The harrowing moment an Illinois man opened fire on June 14 at a Republican congressional baseball practice and shot five people, including the House Majority Whip, Rep. Steve Scalise of Louisiana, was captured on video (below).
In the footage, shot after shot rings out as the man filming takes cover behind a trash can. Legislators and others on the field run for cover, and one man, whose identity is not known, lies still in the middle of the field at Eugene Simpson Stadium Park in Alexandria, Virginia.
"Do we know where he's at?" the man filming shouts to those near him.
They discuss calling 911 and decide somebody has already done that.
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"Is that guy okay out there?" the man asks. "The guy who's been shot, is he okay?"
Later, people nearby yell to "shoot him" in the head amid return fire. Once emergency responders arrive and neutralize the shooter, several people run over to the man lying in the field and tend to him.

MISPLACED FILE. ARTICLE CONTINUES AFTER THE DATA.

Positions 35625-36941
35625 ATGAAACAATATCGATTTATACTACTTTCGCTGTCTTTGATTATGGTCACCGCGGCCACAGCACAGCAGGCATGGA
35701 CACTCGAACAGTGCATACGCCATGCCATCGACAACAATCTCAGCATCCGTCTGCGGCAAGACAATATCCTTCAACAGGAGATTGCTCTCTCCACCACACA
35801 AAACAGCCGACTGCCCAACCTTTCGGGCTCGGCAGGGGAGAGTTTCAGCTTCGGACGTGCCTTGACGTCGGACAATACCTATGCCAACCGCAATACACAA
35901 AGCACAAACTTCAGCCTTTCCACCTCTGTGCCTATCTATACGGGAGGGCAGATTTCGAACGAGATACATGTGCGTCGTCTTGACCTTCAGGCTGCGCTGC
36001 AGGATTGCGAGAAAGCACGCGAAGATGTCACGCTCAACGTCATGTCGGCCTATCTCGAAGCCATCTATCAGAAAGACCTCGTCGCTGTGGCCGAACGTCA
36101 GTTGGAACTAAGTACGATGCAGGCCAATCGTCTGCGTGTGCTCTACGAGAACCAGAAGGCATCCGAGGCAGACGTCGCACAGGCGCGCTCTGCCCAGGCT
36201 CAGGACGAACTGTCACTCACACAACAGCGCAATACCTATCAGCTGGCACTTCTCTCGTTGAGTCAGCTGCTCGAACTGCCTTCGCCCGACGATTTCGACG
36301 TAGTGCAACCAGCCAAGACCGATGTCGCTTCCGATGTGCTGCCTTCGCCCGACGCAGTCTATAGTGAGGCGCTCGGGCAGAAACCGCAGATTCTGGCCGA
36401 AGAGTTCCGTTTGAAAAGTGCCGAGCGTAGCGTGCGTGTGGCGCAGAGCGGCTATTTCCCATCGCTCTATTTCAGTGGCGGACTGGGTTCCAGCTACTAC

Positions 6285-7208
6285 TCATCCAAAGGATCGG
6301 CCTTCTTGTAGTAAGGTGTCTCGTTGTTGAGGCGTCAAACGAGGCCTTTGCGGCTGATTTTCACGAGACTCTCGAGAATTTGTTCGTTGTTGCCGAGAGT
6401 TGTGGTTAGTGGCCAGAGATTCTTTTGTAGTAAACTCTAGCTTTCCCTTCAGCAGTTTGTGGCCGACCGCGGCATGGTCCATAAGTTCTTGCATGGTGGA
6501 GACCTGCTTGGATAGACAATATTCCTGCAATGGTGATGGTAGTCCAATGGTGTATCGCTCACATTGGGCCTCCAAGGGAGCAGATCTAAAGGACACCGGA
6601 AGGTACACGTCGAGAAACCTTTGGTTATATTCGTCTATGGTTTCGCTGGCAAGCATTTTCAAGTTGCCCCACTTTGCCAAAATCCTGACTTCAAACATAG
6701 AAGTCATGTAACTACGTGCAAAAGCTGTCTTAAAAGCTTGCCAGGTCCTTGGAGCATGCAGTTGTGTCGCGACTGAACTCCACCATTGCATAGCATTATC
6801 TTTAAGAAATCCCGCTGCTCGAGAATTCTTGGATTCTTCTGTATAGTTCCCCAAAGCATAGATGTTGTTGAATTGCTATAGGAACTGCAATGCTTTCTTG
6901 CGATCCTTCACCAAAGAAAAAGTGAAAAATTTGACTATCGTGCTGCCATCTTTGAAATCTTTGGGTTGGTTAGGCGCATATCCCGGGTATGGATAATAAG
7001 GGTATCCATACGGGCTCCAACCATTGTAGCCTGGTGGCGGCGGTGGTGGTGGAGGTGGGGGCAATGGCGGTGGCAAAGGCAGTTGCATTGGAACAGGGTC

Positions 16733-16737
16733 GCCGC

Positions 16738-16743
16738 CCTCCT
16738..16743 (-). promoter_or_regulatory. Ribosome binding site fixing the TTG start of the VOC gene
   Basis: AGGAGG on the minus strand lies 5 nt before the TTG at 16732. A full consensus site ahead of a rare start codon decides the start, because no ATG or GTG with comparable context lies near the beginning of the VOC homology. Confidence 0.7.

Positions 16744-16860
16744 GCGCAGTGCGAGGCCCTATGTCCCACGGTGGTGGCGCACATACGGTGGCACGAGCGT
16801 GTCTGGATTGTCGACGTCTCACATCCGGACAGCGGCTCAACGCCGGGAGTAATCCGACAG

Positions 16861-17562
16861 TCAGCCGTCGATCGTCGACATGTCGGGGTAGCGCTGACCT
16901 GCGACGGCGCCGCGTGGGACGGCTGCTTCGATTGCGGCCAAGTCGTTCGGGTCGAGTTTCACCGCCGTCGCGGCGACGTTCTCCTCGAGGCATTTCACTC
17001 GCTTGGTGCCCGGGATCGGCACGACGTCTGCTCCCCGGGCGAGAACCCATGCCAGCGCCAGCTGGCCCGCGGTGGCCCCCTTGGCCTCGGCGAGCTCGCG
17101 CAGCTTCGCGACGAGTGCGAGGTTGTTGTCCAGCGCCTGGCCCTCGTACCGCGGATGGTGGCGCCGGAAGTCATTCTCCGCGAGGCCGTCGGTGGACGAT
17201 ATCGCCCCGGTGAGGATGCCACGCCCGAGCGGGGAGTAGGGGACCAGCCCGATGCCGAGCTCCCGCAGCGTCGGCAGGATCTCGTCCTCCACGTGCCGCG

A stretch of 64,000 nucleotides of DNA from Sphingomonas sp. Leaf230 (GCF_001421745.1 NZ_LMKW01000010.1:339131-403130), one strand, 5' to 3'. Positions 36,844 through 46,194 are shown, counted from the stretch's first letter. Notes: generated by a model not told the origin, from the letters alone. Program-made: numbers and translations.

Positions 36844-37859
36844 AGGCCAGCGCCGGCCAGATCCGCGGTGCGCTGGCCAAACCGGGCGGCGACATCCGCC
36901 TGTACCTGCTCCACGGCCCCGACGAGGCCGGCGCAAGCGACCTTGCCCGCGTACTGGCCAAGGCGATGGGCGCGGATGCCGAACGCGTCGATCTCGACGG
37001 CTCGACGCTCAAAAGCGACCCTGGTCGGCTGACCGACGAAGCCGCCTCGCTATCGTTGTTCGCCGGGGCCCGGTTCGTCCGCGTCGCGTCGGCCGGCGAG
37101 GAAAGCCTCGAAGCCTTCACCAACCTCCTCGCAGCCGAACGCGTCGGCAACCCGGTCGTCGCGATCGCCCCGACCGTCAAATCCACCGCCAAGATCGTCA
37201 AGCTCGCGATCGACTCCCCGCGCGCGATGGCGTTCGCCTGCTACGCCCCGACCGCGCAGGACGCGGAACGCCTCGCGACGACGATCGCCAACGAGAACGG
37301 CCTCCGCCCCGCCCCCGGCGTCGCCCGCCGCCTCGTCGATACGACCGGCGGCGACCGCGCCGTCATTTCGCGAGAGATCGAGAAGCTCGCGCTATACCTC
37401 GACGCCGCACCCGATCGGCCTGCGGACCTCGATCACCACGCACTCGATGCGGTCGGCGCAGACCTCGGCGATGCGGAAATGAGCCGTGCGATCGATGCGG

When they arrived, police shot the suspect, 66-year-old James T. Hodgkinson, notes WWJ. He later died from his wounds.
Along with Scalise, former GOP staffer and current lobbyist Matt Mika, two responding police officers, and congressional staffer Zack Barth were shot, as well, notes The Washington Post.
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"The only reason why any of us walked out of this thing, by the grace of God, one of the folks here had a weapon to fire back and give us a moment to find cover," Republican Rep. Mike Bishop of Michigan told WWJ, referring to one of Scalise's security guards. "We were inside the backstop and if we didn't have that cover by a brave person who stood up and took a shot themselves, we would not have gotten out of there and every one of us would have been hit -- every single one of us."
Bishop described those on the field as "sitting ducks" in the shooting that went on for approximately 10 minutes. The suspect fired as many as 100 shots, witnesses said.
The suspect was a staunch supporter of independent Sen. Bernie Sanders of Vermont, and reportedly targeted the congressmen because of their political affiliation and publicly advocated violence against the GOP in the past, notes The Hill.
"I am sickened by this despicable act," Sanders said in a statement, according to The Hill. "Let me be as clear as I can be. Violence of any kind is unacceptable in our society and I condemn this action in the strongest possible terms. Real change can only come about through nonviolent action, and anything else runs against our most deeply held American values."